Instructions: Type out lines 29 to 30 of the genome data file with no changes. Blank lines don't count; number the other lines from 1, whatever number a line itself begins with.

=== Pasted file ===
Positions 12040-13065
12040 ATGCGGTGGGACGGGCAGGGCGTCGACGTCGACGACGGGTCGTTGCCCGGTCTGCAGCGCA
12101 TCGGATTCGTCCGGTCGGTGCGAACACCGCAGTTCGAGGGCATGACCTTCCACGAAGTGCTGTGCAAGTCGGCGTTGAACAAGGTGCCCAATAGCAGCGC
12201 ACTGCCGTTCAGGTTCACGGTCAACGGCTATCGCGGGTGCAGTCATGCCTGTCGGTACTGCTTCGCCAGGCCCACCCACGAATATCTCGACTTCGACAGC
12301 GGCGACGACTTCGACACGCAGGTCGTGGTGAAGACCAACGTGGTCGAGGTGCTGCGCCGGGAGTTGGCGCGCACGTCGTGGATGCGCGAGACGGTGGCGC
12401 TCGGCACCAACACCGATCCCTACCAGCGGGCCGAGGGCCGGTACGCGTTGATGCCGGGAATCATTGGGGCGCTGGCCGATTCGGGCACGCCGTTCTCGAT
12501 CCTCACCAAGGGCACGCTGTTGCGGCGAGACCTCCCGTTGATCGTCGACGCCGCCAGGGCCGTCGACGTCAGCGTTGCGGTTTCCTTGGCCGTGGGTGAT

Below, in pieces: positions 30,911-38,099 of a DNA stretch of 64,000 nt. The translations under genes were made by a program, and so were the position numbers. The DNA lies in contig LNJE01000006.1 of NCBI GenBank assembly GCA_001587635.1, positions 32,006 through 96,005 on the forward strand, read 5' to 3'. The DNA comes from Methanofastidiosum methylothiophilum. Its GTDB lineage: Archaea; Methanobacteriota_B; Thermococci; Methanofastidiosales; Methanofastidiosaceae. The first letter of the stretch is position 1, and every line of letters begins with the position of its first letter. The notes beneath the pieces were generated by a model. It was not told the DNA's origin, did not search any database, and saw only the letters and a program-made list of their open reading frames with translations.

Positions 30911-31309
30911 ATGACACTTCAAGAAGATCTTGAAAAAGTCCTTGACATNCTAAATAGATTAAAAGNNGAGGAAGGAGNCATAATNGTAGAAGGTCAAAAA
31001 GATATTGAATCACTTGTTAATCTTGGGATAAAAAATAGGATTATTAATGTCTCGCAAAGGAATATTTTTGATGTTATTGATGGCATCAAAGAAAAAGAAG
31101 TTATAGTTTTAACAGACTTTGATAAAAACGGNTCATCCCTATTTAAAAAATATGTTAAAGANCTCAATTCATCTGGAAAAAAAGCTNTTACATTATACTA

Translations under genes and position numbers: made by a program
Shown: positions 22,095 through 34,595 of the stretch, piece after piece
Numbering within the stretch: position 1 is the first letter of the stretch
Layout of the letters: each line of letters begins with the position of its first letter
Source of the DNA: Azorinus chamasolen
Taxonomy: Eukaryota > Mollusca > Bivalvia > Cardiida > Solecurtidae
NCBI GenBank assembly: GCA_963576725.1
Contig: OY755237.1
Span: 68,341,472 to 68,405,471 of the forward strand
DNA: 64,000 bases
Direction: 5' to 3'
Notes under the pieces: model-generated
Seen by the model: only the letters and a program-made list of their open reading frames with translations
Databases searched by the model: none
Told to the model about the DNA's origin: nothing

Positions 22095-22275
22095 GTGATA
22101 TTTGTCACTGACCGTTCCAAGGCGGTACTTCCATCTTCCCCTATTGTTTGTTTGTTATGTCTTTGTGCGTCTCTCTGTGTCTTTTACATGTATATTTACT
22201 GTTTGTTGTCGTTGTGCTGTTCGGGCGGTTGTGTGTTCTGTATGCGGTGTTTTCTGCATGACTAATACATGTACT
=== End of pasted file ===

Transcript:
22095 GTGATA
22101 TTTGTCACTGACCGTTCCAAGGCGGTACTTCCATCTTCCCCTATTGTTTGTTTGTTATGTCTTTGTGCGTCTCTCTGTGTCTTTTACATGTATATTTACT